Saturday, October 25, 2008

Time Off The Bike

This was my second Saturday in a row to miss riding with my group. Last weekend I spent the day with Cindi because it was her birthday and today I spent the day with my church group as we helped a young widow with 4 children. At the end of the day I feel just about as wiped out as I would have riding with the gang, but it was well worth the opportunity to stop and help someone in need once in a while. Really it was a blessing for us to help as we were able to witness how hard it is for this mother of 4 and one with down syndrome. My part in helping today was clearing thick brush and thorny weeds and I did get to handle some bikes so there was something bike related. As I cut through the thick brush with my weed trimmer equipped with steel blades I found at least 4 old cheap department store bikes rusted and forgotten. There were at least 5 more bikes stacked against the trailer with rusted chains and nearly flat tires. One of my friends yelled at me and asked if I found a Surly single speed mountain bike in there. I yelled back and told him I was really hoping to find a nice carbon Look frame in new condition.

Sometimes we think we have it tough, but helping this family today was a reminder there are plenty of people with greater struggles in life. Many of us spend our day cycling in the tranquility of the country side and there are those who struggle every minute of every day. Why not stop to help once in a while?

I am pretty much wiped out, but I hope to get out for a short 2 hour training ride tomorrow and try to keep a little fitness as we have a tough ride lined up for next weekend. Well at least tough for me since it involves 6,000 feet of climbing and I will be dragging my butt up those hills maybe for the last time in 2008.

Tuesday, October 14, 2008

New PowerTap Wheel Build

Like many I never really considered a set of custom built wheels simply because I imagined the price was out of my range, but after using my first set of hand built wheels I realized that they are well within the price range of a set of popular boutique (brand name) wheels. Not only are they within the price range, but there are other things to consider about hand built wheels. A good builder will often ask how you ride, how much you weigh and other questions that may lead to a particular set of build components and lacing patterns based on the answers to those questions. They are often times just as light even with a higher spoke count than many of the highly marketed mass produced wheelsets. Some of the new brand name wheels that have some unique looking lacing pattern, ultra low weight and/or low spoke count may prove to be a real pain if a spoke breaks miles away from home or the car as I have witnessed numerous times with Ksyrium SL wheels.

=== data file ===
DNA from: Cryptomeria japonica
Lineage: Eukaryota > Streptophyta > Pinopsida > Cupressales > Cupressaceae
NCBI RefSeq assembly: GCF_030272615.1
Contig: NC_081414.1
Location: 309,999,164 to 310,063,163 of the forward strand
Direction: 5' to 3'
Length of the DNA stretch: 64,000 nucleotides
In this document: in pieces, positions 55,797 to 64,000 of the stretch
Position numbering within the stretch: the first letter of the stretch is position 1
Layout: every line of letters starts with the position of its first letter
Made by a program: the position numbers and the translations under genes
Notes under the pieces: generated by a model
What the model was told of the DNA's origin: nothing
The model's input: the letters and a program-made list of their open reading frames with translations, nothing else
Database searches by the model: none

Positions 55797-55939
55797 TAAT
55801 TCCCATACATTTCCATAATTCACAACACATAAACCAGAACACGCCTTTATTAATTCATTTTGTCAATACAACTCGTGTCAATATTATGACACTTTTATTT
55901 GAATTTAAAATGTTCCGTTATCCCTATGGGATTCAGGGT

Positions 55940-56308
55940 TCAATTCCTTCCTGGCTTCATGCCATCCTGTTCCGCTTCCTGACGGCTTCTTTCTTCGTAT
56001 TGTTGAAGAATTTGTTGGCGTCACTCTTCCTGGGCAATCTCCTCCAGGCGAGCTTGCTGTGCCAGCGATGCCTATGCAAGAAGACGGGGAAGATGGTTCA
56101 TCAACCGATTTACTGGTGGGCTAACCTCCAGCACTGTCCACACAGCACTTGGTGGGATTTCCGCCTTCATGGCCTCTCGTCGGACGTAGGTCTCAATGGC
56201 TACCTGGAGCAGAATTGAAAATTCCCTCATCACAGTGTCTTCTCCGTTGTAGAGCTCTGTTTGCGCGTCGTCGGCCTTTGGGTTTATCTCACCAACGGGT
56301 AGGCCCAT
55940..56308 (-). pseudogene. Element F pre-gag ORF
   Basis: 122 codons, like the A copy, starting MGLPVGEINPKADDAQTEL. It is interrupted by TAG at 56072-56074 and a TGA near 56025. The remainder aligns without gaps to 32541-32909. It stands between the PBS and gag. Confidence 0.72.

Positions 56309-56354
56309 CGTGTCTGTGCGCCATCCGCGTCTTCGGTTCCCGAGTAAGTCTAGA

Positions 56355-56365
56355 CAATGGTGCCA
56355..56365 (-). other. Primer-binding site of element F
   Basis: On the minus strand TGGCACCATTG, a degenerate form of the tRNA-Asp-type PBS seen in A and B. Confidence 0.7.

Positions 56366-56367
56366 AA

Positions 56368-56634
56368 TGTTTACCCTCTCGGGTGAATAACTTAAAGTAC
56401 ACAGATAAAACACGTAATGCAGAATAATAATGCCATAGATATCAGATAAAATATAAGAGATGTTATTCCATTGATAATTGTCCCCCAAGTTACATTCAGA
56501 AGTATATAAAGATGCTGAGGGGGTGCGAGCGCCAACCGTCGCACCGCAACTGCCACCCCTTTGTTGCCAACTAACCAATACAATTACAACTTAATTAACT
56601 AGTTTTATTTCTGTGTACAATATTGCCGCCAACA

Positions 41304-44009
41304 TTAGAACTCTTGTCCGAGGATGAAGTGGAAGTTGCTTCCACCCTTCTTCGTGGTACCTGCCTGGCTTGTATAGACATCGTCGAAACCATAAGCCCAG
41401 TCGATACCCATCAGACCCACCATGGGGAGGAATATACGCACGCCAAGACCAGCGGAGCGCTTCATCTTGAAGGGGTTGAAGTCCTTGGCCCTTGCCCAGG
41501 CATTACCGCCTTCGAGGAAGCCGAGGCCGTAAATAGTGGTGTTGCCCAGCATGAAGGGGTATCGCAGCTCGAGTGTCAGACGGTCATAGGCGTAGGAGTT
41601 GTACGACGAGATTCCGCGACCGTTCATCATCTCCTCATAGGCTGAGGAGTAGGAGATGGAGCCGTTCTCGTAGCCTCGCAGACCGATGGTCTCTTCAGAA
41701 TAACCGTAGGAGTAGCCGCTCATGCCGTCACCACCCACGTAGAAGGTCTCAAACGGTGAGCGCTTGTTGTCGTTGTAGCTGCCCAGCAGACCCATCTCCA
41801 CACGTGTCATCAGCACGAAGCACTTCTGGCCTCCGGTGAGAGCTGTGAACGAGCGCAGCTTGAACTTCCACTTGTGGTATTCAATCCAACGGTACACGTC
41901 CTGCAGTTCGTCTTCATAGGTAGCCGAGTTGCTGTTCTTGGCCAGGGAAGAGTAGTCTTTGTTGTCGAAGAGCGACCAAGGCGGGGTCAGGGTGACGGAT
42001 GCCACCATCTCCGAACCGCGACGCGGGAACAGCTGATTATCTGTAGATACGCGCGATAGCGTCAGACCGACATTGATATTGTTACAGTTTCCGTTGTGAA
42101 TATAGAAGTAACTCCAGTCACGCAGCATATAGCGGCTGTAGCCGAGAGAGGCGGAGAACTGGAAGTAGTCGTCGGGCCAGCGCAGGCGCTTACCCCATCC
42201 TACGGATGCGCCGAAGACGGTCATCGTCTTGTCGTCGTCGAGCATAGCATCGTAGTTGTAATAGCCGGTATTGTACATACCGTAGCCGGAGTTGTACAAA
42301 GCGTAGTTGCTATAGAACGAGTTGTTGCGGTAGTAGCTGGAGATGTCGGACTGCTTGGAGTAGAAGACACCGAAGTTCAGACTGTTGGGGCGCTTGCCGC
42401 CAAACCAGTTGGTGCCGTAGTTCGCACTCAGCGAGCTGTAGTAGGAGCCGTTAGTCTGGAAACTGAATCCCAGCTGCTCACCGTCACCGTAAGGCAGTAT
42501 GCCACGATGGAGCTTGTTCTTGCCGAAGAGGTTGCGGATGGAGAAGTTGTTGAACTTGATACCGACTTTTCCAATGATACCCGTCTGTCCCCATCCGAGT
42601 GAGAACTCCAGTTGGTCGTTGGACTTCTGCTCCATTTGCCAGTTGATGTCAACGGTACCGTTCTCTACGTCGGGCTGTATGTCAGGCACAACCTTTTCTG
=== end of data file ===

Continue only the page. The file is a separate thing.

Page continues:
Be aware that the builder may need to order the components and will go through a process to build the wheel. It may take two weeks or longer to complete a set, but when you receive that set my bet is you will really appreciate the solid build and ride compared to many high brand name wheels. Often times the components for a custom wheel build are overall a much better quality and will prove to be more dependable and last longer than a higher priced set of brand name wheels. In my opinion ordering from a good wheel builder is well worth the wait.

The new rear wheel that I purchased from Johnson Wheelworks was built using Kinlin XR-300 Niobium Rim (32 hole count), Sapim CX-Ray spokes, Powertap SL hub and Veloplugs instead of rim tape.

I ordered a matching front wheel from Johnson Wheelworks that will arrive in a few weeks with the same setup, but the hub will be a White Industries H2 hub.

Kent Johnson
Johnson Wheelworks (coming soon!)
113 Ofria Drive
Folsom, CA 95630

Data from the first L3/SST training ride with the new wheel.
Everything seems to be working great.

I will post pictures once I have the wheels mounted on the bike.

Saturday, October 11, 2008

Carole's Birthday & Sunflower Ride

I wonder how the ride was named?

I wonder who named the ride?

Who is really in charge of this adventure?
Shout out to Jamie and Diane!!

View Interactive Map on

All photos were contributed by Quellet Cycling

Friday, October 10, 2008